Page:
Dancing Fire

Super_Ideal_Rock
Premium
Joined
Apr 3, 2004
Messages
30,357
----------------
On 7/19/2004 5:53:29 PM pearcrazy wrote:

Who knows what the average is. It all depends on where you live. If you live in Palm Beach I'd say the average is probably about 4 carats.
It would be awfully hard to sit on the difference in what you really want for 21 years. Besides, who knows what the price of diamonds will be then, they may have gotten so expensive it will take all of the investment and then some. I feel like my DH and I are pretty middle class. I'm 39 right now. I've been married 12 years. I wore a .54 carat pear stone until just last April when I upgraded to a 1.12 pear. It had nothing at all to do with what my 30 something friends were wearing, it was what I wanted. Some of them have bigger, some have smaller diamonds. I don't think I'll ever want an upgrade, but who knows. Sometimes, you just want what you want. I say get what you want now if you can afford it because there will always be something else that you could or should spend the money on, like college tuition for your children, a new roof, a new car, etc.----------------
Pearcrazy
gee,you must be reading my diary
college tuition,new roof,new car,etc
 

Dancing Fire

Super_Ideal_Rock
Premium
Joined
Apr 3, 2004
Messages
30,357
----------------
On 7/19/2004 5:35:38 PM jewelryjunkie wrote:

I love this website. I've found so much great information.

This is a very subjective question and I'd appreciate lots of opinions on it.

I've been married for five years and the stone my husband bought for me is pretty, but smaller than I wanted.

I'm 32 years old and I'm trying to decide if I should buy a diamond in the 1 carat range or buy a little smaller (.75pts) and invest the money I save. Then in 21 yrs or so when the money I've invested has grown, I'll go and get a diamond around 1.25 carats.

I know that alot of people buy smaller diamonds first and then upgrade later in life. But it seems that when I look around at other women's rings, even women that look younger than me, they all seem to have larger stones, meaning 1+ carat stones.

An e-ring has a lot of status attached to it and I'm not ashamed to say I want to feel like I fit in with the average middle class woman in the U.S.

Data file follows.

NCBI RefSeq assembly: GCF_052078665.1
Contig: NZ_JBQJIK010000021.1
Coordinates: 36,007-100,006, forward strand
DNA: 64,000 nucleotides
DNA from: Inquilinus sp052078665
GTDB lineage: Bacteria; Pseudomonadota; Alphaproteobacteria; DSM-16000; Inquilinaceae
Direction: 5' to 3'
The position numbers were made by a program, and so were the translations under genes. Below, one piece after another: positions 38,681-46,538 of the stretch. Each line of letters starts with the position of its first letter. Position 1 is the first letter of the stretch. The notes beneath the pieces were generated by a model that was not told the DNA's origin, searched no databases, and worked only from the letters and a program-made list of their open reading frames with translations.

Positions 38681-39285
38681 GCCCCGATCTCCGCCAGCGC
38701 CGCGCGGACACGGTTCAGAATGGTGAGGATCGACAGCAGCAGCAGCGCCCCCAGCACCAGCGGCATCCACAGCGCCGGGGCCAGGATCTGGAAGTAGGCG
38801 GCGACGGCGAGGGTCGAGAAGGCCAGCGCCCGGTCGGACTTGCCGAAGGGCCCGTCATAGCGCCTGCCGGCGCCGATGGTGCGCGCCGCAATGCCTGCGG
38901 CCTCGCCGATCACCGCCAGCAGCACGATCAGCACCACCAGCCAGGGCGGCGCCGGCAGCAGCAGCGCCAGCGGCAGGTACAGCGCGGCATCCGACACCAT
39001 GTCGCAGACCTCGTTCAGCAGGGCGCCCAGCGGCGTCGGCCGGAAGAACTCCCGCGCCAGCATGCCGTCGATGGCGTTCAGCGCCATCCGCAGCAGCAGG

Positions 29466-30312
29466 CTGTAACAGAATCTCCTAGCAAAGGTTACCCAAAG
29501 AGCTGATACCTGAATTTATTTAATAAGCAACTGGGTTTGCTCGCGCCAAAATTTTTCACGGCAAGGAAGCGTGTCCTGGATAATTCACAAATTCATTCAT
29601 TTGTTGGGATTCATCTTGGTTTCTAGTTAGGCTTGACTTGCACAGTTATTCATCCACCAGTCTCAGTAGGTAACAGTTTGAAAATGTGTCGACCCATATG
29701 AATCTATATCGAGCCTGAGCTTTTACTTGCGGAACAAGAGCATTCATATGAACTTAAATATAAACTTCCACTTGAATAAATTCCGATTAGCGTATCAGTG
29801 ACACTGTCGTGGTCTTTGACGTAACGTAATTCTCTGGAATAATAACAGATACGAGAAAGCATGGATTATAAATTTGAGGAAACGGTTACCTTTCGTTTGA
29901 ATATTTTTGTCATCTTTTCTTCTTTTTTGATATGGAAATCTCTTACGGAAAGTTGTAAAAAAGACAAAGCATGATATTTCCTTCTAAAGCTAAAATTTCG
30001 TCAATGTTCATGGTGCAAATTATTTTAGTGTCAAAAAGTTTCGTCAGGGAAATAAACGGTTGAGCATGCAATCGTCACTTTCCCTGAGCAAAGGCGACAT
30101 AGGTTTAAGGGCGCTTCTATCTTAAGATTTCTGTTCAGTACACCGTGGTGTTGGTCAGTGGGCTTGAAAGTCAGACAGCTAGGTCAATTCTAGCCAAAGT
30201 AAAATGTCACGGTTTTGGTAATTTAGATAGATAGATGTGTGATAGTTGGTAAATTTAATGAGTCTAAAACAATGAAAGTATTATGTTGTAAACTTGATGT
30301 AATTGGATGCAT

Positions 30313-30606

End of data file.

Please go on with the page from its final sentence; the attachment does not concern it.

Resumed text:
What do y'all think? Should I buy smaller now, invest the savings or buy bigger now? What do y'all think the average size of an e-ring diamond is for a woman in her 30's?

----------------
jewelryjunkie,

first of all, my advice is for you to keep the original stone that you got from your husband. then buy the best diamond you can afford without going into financial debt. and who cares about the people around you.. the size of diamond they wear. they may be in more financial trouble than you think ..now about investing there's no guarantee,for the past 4 years, i lost so much money in the stock market so a couple months ago i decided to buy a 3+ ct stone instead of pissing the money away with my terrible stock picks.
 

jewelryjunkie

Rough_Rock
Joined
Jul 19, 2004
Messages
78
I think I will go with a stone in the .8-.9 range. It's close enough to a one carat to be satisfying. And there is more to life than looking rich. When all is said and done I'd rather be rich. So I'll invest the money I save and not worry about upgrading again.

And I need to get over my insecurity because I really can't buy status or self-confidence.

Thank you everyone for all the great advice. It helped ALOT!!
 

chialea

Brilliant_Rock
Joined
Apr 20, 2004
Messages
520
I think that sounds like a great option. You've got the look of it, without the huge bump in price. Save that extra money for a rainy day -- you'll probably be very happy you have it someday down the road


A good place to start your search (besides the tutorial linked above) is the "search by cut quality" here on pricescope. get something good and sparkly for your money!
(a quick search tells me that very nice diamonds in that range with great sparkle will cost you ~$3000-$3500)
 

pearcrazy

Brilliant_Rock
Joined
May 16, 2004
Messages
1,438
Vtigger: